With the toppling of segregation in the 1950s, white citizen councils sprang up to do openly what the robed Ku Klux Klan had done at night. The memory of the 1923 massacre at Rosewood was still fresh when Florida governor Leroy Collins in 1956 declared, “We are just as determined as any Southern state to maintain segregation.”
Since World War II, “Florida’s role as a shaper of what may or may not be the Deep South’s last stand against creative federalism has been strangely underrated and usually ignored,” Robert Sherrill writes in Gothic Politics in the Deep South. “One reason perhaps being that most of the country does not think of Florida as Deep South, forgetting that those Tallahassee legislators are operating about 20 miles from the Georgia border and about the same distance from Alabama. This is cracker country, moonshine country, stiff with the old social myths and political myopia.”
Throughout the mid 1900s, Florida political deal makers viewed race as a legitimate topic. “The embers are always there,” one mover and shaker told Sherrill. “You can fan it into flame or leave it smolder.” When the Congress of Industrial Organizations tried to register black voters in Florida, George Smathers, the rising young political star who would become a senator, called the drive “the most dangerous invasion of carpetbaggers” since the Civil War. Today, the state is home to several of the most powerful white supremacists in the country, including Stormfront, an Internet-based hate group headquartered in West Palm Beach.
Though legally dead for more than a century, the chattel system re-emerged in Florida as late as 1991, when six sugar companies failed to pay migrant Caribbean workers promised wages, a practice labor groups likened to virtual slavery.
The aftereffects of slavery extend even to minorities newly arrived in this country.
The large community of Haitian Americans centered around Miami is a case in point. As Papa Doc Duvalier instituted a reign of terror against his opponents in Haiti during the 1960s, Haitians fled their homeland in a steady stream. Working in the States, they sent much of their money home and waited patiently for things to improve, so they could return. They eagerly awaited the return to power of Jean-Bertrand Aristide, but after the American troops landed and Aristide came back, things only got worse. In the last few years, Haitians here have abandoned their dream of going home and begun to seek U.S. citizenship. Across the Haitian communities, organizers patiently prepared people to become citizens, setting up community-based literacy programs and teaching people how to take the necessary tests and fill out government papers.
These immigrants came from a nation with its own legacy of black slavery. Seventy years before Lincoln emancipated American slaves, the slaves of Haiti overthrew their white masters in a violent revolution, then created the first independent black state since Europeans colonized Africa. Wary of a similar uprising by freemen in this country, Thomas Jefferson recommended they be sent to live in Haiti. By the time Haitians began immigrating to the States in great numbers, they brought with them a rich tradition of self-determination, balanced by the fear of tyranny.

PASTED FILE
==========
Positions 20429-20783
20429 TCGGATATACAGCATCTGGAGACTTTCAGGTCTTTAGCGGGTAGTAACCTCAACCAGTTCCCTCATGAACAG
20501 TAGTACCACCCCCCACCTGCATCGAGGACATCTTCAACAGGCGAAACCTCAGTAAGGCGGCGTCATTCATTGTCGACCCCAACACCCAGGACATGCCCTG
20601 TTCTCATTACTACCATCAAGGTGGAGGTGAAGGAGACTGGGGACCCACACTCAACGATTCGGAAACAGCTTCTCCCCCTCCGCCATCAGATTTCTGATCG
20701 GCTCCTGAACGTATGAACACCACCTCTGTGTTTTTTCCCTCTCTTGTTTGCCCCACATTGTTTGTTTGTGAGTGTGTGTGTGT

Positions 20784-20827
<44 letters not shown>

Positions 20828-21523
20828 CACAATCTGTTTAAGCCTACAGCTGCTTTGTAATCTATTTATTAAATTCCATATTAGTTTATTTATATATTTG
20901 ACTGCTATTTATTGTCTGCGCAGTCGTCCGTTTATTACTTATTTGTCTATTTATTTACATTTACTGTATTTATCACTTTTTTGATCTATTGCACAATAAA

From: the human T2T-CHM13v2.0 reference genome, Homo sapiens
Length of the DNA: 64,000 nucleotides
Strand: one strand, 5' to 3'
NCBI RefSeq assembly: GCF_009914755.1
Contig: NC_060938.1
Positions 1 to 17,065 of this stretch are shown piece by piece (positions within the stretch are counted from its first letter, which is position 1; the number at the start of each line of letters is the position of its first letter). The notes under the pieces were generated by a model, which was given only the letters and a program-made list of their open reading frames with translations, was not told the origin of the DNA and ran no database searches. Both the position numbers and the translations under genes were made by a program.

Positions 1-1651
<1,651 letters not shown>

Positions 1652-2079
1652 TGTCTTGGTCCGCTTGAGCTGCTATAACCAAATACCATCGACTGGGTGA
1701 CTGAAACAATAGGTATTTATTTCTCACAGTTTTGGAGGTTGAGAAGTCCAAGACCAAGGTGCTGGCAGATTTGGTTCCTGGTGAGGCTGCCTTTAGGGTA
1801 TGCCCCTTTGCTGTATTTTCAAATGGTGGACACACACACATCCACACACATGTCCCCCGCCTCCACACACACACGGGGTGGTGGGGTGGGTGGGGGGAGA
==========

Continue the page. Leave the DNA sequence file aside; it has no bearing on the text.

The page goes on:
It all came to a head with this election, when for the very first time, new Haitian American citizens, putting aside memories of election-day violence in their home countries, screwed up their nerve and went to the polls. What they encountered was a wall of resistance. “Several things happened,” Marleine Bastien, a Haitian American organizer in Dade County, says. “They were told they couldn’t vote because they didn’t have a voter registration card. Some were threatened with deportation and intimidated in other ways. There were groups of people giving out information saying that voting Democratic is like voting for the devil and the Ku Klux Klan.
“Some ballots had Gore-Lieberman next to a punch line that really was for Bush-Cheney,” Bastien continues. “People in line were prevented from voting because of polling deadlines, even if they were in line before 7 p.m., the cutoff time. Many of these people are in the service industry and use public transportation. Some precincts were closed as early as 4:30 in the afternoon. They were denied help even though there were Creole speakers available. Election officials ordered the Creole translators not to speak.”
One union observer working out of West Palm Beach says most votes of 2000 Haitian union members were disallowed. “There was no Creole translation, but plenty of Spanish translators and a ridiculous ballot no one can understand,” the observer says. “A lot of them just walked away. They didn’t know what the fuck to do.”
What happened to the Haitians is what has always happened to the Haitians: vicious intimidation and discrimination by public officials who consider them less than human. In this and countless other ways, they have become the new inheritors of slavery’s legacy, adding another link in its chains.
Additional reporting: Rouven Gueissaz